Teaching Young Sailors

A local high school sailing program provides students valuable skills on and off the water

BY Taylor Hammeke

The Azalea Bowl skipper’s meeting 2023 at the start of the regatta. David Usher
The Azalea Bowl skipper’s meeting 2023 at the start of the regatta. David Usher

High school sailing spans the country, broken into seven districts. The South Atlantic Intercollegiate Sailing Association (SAISA) governs high school and collegiate regattas in a region that includes the Virgin Islands, Florida, Georgia, South Carolina, Tennessee and North Carolina. Each year, there is a SAISA district sailing championship that leads to the national championship.

Local high school sailing was started by Bill Smith and Cape Fear Academy in fall 2014.  In the fall of 2016, Jim Harris began the Viking Sailing Team (students from Hoggard).  David Usher got involved in 2017 because his oldest son, Jacob joined the team. He took over in 2018. Son Ben joined two years later. This is a family affair, wife/mother Denise has been the official photographer for years. 

When their sons graduated and went on to sail at NC State, Usher wanted the program to live on. He started what he describes as a journey to grow sailing at all area high schools.

“My personal charter is to get sailing in every school,” Usher says.  “Bill Smith and I worked on building the teams in 2018 – 2022.  The teams have grown from about 10 sailors in the early years, to 40 sailors in 2021-22, 50 sailors in 22-23, and approximately 60 sailors in 2023-2024.”

The local high school sailing community has a combination of non-affiliated and school recognized club teams depending on the high school. The sailors vary from beginners to those with international experience.

This year there are sailors from nine schools participating in some form of high school sailing: Cape Fear Academy, Isaac Bear, New Hanover, Hoggard, Topsail, Laney and Ashley high schools, GLOW (GLOW Academy), Southeast Area Technical High School, and homeschoolers.  

“In 2022-2023, beyond the countless local sailing opportunities, we sent 37 teams to various district regattas. Viking Sailing participated in four national invitational regattas, GLOW participated in one and Cape Fear Academy participated in one,” Usher says.

Viking Sailing also competed in two of the three district championships (different fleets). Sailors from the program also competed in all four U.S. Sailing Youth National Championship Regattas.

Alicia Smith got involved in 2020, working with Usher and a committee of eight to 10 community members interested in expanding high school sailing in the region.

“We added structure and formalized the program a little bit,” Smith says. “If you want to sail, we will find a way. The goal of high school sailing is to build lifelong sailors.”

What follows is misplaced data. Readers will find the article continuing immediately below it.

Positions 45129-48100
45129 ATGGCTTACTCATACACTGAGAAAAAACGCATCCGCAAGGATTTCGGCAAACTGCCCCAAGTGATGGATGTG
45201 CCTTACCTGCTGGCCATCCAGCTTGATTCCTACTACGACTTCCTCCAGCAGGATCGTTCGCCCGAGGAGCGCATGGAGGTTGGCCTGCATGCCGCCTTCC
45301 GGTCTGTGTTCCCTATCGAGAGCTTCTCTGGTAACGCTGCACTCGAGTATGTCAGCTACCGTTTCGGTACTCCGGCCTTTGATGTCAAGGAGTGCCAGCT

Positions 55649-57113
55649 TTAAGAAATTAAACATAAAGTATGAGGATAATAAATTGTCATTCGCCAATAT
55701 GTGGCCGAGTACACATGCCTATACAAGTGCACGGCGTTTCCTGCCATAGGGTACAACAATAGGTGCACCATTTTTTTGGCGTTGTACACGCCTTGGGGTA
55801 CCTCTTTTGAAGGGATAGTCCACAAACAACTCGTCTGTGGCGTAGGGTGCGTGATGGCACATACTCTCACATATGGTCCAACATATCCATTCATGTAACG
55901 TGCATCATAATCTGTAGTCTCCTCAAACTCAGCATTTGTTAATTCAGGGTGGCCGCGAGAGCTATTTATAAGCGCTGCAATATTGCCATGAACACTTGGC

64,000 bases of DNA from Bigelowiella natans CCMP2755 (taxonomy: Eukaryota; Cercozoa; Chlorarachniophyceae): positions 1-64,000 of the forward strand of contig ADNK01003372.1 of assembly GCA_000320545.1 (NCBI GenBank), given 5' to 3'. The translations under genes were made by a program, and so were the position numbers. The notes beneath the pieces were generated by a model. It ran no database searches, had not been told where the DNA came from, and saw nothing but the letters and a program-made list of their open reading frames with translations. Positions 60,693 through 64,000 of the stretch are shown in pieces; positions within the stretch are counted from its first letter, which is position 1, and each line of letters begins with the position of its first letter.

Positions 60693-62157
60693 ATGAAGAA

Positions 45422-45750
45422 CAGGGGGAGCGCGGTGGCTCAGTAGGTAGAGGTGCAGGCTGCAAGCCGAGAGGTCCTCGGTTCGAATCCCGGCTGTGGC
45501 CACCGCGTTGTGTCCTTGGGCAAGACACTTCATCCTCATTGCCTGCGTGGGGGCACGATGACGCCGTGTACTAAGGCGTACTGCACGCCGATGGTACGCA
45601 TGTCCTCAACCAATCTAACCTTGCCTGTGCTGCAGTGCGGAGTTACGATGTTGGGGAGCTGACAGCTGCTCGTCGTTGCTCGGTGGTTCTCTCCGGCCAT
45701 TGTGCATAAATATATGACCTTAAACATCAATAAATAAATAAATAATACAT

“There was a massive amount of effort from the community to give access to people who want to be on the water. It took countless parents, the coach, all willing to work with the community and the sailors coming together,” Usher says. “It is not just about racing. What’s more important is creating a love for the water. If you love the water, you will sail and be in the water your entire life.”

Each sailor practices twice a week, once with their respective school and once with their skill level. There are practices for advanced and intermediate sailors.

“All the area high schools cross paths on different days and different practices,” says John Jarvis, the parent representative for the Eagles Sailing team. “Coach Jack [Gower] does a phenomenal job of giving each school their independence but also encourages all the schools to push each other to bring the entire high school team to the next level.”

“This is the only sport I know of where they train as one team: public, private, girls, guys, all practice together,” says Usher.

The most common boat is the two-person 420. The team also sails one-person Lasers and less frequently a three or four person boat, or FJ.

In the 2022-2023 season, 37 teams from the Wilmington Area High School Sailing team went to the SAISA district regattas. Hoggard’s Viking Sailing team participated in four national regattas, and goes to the Rose Bowl Regatta in Long Beach, California, every year. In 2023 the team traveled to the Sugar Bowl in New Orleans, and regattas in Washington, D.C., and Charleston, S.C.

“I really love all aspects of high school sailing,” says Elizabeth Lennert, a sailor from Hoggard. “It’s a great experience being on a team, getting competitive, and finding friends along the way.”

The format of high school regattas is typically a two-lap, 15-minute race, with rotations between races.

“We try to get as many sailors on the water as possible,” says Usher.

The teams typically have an A team and B team, with each racing twice and then swapping out. It is very much a spectator sport as the races end near the dock to enable rapid rotation.